Saturday, November 6, 2010
Not a weight loss plan
Slowly, over the past year, I have undergone a fundamental shift in how I see my body.
More and more often, I find myself thinking of my body as bio machinery, with its own consciousness, similar to that of plants. My emotions are part of that consciousness, my mind part of that machinery, and my spirit is a kind of blind mind-pilot, trying to communicate with the innate consciousness of my body to make it do something besides seek out its own survival and pleasure.
I really could be in any body, and here I am in this one. When I evaluate her for the job I need to do (which is perpetually undefined), she's not a bad one. Well proportioned, strong, not unattractive relatively speaking, capable of doing most of what's required of her without breaking down.
From this perspective I list the things that are important to improve if I want this body to achieve longevity, consistent health, and maximum utility. Clearly, she needs to be stronger and more nimble, with better cardio-vascular health. There's no point blaming her for that, or feeling ashamed of it - that's just the starting point this body is at today. She is in about the condition one would expect for a person who's been trying her best in these particular sets of circumstances. I give her a pass. In fact, I say, "Good Job."
Bodies have a high need for love, seeking approval as an outward sign. That's the part we miss. My body needs me to love her and grant her compassion, so that when I tell her that we're going to work hard to be stronger and more nimble, she will trust me and not release panic chemicals that I'm judging her as inadequate.
Objectively speaking (if such a thing is possible), her appearance is not a top priority. It's fine. It's not impeding progress. In fact, an improvement in appearance has, in the past, sometimes proved detrimental to gaining the respect required to do my kind of work. So appearance can just get crossed off the list for now. When her emotions rise and she resists this, I remind her that anything we do to increase longevity, consistent health and maximum utility will inevitably improve her appearance.
With that core realization accepted, not just in my mind but in my cells, my body and mind agree more often to make a good choice. When I feel my muscles twinge from yesterday's workout addition, or a good stretch loosens my neck and relieves the pressure on my skull, my body starts to crave movement and exercise. It doesn't resist so much when other distractions could derail. My body starts to ask for more water, fresh food. It starts noticing the empty extremity of sugar and simple carbs, and decides against them, sometimes even resisting against my tired mind as it reaches for habit.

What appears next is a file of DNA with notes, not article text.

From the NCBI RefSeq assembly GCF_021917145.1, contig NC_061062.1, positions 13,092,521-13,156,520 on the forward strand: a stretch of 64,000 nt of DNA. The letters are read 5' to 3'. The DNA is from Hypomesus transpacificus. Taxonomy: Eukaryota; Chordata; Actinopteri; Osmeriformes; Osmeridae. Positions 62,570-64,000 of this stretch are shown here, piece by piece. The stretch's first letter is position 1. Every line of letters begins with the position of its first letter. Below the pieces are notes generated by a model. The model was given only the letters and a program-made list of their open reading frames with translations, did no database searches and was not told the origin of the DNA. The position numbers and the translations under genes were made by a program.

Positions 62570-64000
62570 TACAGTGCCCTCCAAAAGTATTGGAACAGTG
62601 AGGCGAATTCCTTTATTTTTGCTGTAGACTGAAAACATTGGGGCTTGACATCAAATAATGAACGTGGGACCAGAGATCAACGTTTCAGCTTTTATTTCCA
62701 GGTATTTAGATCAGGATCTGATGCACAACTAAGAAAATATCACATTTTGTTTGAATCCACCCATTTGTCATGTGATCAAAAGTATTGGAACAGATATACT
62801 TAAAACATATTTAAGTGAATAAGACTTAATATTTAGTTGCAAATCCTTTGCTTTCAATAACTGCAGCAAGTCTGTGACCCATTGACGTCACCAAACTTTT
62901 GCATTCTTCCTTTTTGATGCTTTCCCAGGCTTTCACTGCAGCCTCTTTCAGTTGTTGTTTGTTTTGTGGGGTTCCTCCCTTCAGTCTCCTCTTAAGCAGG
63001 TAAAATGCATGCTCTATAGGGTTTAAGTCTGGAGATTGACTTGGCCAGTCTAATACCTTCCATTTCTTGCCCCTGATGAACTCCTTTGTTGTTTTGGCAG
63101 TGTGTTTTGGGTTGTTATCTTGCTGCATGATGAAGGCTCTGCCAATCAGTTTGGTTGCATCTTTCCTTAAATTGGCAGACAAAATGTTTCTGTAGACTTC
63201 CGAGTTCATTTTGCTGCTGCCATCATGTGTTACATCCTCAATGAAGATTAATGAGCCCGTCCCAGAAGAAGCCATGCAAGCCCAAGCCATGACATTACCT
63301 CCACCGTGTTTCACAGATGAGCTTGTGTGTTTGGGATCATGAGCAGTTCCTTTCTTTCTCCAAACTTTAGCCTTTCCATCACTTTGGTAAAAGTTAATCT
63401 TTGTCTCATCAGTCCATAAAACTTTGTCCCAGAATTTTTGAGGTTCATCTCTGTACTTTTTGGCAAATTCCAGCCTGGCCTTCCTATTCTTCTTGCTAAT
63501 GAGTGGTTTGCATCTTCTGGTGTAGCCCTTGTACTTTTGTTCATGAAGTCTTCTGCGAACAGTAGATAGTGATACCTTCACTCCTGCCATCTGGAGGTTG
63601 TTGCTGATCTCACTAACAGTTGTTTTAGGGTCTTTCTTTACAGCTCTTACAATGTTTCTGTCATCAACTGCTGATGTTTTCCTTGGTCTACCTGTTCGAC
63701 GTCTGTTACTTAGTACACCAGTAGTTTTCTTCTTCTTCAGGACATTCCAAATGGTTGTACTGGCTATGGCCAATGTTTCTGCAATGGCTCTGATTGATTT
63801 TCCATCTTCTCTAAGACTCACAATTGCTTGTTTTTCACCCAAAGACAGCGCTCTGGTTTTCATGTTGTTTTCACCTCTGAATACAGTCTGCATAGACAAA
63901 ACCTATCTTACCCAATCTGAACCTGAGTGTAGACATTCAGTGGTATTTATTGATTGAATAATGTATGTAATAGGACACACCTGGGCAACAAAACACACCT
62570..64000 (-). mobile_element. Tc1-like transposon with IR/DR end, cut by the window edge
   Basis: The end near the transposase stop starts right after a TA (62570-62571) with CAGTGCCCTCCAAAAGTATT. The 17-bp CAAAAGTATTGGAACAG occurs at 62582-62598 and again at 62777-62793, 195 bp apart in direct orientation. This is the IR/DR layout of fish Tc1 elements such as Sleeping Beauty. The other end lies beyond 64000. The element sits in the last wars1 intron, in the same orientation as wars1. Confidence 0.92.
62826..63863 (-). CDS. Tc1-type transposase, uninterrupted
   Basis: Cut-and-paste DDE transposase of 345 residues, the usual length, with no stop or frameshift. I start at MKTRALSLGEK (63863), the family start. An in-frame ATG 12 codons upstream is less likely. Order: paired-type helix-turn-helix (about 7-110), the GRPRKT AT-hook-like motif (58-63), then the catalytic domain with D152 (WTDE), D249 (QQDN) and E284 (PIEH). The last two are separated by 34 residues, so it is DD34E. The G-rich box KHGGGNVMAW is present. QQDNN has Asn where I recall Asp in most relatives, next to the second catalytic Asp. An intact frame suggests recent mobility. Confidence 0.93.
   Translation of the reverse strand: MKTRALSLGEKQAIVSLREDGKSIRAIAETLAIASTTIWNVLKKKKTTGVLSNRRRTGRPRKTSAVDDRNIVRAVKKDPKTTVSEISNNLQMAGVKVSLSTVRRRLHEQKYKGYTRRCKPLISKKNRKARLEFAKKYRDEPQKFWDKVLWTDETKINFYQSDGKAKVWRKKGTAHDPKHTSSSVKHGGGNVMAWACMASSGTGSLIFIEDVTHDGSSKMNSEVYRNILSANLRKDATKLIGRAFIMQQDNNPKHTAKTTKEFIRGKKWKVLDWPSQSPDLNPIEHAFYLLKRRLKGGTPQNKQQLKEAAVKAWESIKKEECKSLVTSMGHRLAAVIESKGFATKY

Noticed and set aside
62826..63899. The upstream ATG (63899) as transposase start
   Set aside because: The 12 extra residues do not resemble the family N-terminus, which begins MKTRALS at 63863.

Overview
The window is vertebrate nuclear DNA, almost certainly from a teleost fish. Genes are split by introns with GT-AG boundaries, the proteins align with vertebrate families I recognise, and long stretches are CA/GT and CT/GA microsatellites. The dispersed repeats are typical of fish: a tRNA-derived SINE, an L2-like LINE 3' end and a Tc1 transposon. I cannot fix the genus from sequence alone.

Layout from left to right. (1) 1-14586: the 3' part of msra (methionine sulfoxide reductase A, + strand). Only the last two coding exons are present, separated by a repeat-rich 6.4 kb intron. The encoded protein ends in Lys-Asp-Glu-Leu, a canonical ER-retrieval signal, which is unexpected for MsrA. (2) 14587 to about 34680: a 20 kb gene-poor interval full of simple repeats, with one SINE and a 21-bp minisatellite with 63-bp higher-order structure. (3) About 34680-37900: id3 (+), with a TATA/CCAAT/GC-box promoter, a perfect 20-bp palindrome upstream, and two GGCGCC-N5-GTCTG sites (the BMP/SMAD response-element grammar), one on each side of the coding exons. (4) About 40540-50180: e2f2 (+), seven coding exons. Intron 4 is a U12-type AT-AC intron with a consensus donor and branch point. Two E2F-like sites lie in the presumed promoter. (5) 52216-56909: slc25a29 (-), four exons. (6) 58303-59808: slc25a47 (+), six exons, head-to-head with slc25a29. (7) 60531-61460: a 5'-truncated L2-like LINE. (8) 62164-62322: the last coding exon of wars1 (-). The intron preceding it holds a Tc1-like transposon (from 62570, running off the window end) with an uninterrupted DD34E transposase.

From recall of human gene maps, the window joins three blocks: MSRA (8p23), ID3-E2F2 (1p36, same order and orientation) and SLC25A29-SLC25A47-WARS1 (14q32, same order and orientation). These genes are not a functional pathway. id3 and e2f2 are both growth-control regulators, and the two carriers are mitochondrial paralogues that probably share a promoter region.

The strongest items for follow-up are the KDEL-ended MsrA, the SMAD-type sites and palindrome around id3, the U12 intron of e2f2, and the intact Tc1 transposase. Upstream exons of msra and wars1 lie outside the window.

It's not all the time, mind you. Habits are ingrained, and food still satisfies. There are lots of times when my mind and body decide to give in to temporary comfort, take a break. But then, it's a decision, and I don't worry about it. If I give up too often in a short space of time, that's a moment I notice now, and I start to ask myself why. I generally don't need to dig too far to find a stress, something not quite right in the works of my mind, something jamming me with a lesson waiting. My mind is good at spotting them, but not very good at explaining them, so it's quite a process to go through. I find, now, I get to it sooner, and deal with it faster, purely through practice.
It's actually not that different from how I deal with my kids, come to think of it.
Ultimately, the separation of mind and body is so simple as to render itself ridiculous. It's like the line between the water and the sand. Yet, it's been an effective lens for me. This is not a weight loss plan. though I have lost weight. It's really about finding a way to look at myself that lets me treat myself with compassion. This is one that works for me, and I wanted to share it.
Thanks for reading.